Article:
|Type||Journal Article - European Respiratory Journal|
|Title||Long-term effects of severe acute malnutrition on lung function in Malawian children: a cohort study|
Early nutritional insults may increase risk of adult lung disease. We aimed to quantify the impact of severe acute malnutrition (SAM) on spirometric outcomes 7 years post-treatment and explore predictors of impaired lung function.
Spirometry and pulse oximetry were assessed in 237 Malawian children (median age: 9.3 years) who had been treated for SAM and compared with sibling and age/sex-matched community controls. Spirometry results were expressed as z-scores based on Global Lung Function Initiative reference data for the African–American population.
Forced expiratory volume in 1 s (FEV1) and forced vital capacity (FVC) were low in all groups (mean FEV1 z-score: −0.47 for cases, −0.48 for siblings, −0.34 for community controls; mean FVC z-score: −0.32, −0.38, and −0.15 respectively). There were no differences in spirometric or oximetry outcomes between SAM survivors and controls. Leg length was shorter in SAM survivors but inter-group sitting heights were similar. HIV positive status or female sex was associated with poorer FEV1, by 0.55 and 0.31 z-scores, respectively.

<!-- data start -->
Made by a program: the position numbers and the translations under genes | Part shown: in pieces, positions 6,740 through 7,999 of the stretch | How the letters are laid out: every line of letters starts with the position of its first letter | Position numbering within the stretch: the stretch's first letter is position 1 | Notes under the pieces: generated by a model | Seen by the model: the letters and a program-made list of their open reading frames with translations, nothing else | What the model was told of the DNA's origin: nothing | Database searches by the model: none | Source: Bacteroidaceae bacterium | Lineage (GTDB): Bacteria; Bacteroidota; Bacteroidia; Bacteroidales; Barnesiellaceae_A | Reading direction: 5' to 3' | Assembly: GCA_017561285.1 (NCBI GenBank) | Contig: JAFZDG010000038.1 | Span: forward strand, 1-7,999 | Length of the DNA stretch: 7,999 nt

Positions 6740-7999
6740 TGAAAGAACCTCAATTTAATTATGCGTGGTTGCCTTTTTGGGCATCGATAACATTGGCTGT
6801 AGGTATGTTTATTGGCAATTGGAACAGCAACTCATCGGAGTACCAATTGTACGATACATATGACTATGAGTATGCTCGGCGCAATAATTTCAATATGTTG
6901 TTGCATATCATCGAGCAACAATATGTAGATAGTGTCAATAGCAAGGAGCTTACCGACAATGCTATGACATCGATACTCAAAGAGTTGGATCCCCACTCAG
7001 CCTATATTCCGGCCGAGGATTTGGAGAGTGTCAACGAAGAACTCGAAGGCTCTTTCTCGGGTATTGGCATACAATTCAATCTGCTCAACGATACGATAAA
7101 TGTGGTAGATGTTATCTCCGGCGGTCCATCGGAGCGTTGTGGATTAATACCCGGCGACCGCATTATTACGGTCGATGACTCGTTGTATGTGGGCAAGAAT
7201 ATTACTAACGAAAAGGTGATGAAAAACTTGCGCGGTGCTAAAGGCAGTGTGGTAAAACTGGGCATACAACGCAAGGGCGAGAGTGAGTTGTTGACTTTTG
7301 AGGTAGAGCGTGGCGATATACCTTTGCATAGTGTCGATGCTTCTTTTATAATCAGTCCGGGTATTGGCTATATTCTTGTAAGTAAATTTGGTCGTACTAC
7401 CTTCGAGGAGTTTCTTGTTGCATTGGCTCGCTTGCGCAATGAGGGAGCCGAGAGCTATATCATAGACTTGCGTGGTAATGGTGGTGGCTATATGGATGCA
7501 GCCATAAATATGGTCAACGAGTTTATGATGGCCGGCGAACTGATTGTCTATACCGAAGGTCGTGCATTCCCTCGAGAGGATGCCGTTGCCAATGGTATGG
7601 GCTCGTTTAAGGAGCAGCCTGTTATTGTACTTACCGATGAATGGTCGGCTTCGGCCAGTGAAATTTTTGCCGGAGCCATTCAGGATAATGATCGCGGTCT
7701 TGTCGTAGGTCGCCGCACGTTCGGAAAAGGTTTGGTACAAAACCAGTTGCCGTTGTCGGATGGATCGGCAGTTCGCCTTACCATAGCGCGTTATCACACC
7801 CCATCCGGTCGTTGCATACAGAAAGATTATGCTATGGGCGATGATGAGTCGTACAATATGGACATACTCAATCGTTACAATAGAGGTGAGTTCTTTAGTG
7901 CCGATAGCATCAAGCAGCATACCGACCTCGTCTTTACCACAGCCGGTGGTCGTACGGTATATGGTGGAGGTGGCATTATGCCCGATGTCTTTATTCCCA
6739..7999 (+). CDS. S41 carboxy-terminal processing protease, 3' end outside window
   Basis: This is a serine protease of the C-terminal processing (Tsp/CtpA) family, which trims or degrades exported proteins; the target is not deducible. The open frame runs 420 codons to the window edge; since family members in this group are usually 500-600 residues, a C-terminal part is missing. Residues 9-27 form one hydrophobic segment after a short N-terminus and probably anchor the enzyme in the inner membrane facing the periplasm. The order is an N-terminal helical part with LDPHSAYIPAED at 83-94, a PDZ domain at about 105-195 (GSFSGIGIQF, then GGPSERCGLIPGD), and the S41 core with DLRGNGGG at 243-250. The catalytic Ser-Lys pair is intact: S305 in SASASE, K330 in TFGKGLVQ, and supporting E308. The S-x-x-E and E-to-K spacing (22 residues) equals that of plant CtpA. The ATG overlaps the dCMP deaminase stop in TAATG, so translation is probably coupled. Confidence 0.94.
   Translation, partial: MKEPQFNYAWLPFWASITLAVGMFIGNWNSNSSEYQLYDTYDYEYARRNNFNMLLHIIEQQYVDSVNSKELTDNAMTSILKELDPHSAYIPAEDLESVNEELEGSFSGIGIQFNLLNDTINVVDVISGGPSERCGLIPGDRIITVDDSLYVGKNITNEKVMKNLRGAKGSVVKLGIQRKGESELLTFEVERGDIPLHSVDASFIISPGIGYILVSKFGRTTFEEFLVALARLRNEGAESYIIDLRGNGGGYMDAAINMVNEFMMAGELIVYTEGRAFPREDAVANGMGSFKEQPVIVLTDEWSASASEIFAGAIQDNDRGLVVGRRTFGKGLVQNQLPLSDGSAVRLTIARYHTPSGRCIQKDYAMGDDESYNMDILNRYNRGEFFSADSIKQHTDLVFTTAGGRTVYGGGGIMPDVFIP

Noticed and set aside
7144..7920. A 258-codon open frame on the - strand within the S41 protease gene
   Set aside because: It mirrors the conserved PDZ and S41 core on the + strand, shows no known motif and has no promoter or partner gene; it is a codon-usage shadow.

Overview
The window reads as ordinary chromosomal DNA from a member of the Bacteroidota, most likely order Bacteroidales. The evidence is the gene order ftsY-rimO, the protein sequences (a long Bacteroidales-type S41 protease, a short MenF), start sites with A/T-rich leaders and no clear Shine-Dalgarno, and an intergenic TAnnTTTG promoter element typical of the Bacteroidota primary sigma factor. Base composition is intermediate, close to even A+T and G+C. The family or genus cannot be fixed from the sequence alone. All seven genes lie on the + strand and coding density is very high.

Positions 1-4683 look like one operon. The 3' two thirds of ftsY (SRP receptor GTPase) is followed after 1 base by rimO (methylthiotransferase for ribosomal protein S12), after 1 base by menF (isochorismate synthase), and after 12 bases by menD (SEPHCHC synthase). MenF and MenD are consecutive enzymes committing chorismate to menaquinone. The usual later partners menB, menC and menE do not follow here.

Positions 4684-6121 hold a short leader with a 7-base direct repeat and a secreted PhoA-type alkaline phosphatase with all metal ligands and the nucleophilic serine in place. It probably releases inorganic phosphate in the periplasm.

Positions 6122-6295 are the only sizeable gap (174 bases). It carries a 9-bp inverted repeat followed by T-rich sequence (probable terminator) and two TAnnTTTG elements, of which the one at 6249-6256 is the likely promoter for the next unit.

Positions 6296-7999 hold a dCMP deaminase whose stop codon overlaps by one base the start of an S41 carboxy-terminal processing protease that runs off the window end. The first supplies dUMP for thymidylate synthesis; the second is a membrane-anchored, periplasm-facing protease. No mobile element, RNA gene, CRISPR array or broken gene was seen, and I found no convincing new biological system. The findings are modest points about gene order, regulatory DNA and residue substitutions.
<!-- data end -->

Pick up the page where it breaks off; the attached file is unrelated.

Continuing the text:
SAM in early childhood was not associated with subsequent reduced lung function compared to local controls. Preservation of sitting height and compromised leg length suggest “thrifty” or “lung-sparing” growth. Female sex and HIV positive status were identified as potentially high-risk groups.
|»||Malawi - Demographic and Health Survey 2010|
|»||Malawi - Demographic and Health Survey 2015-2016|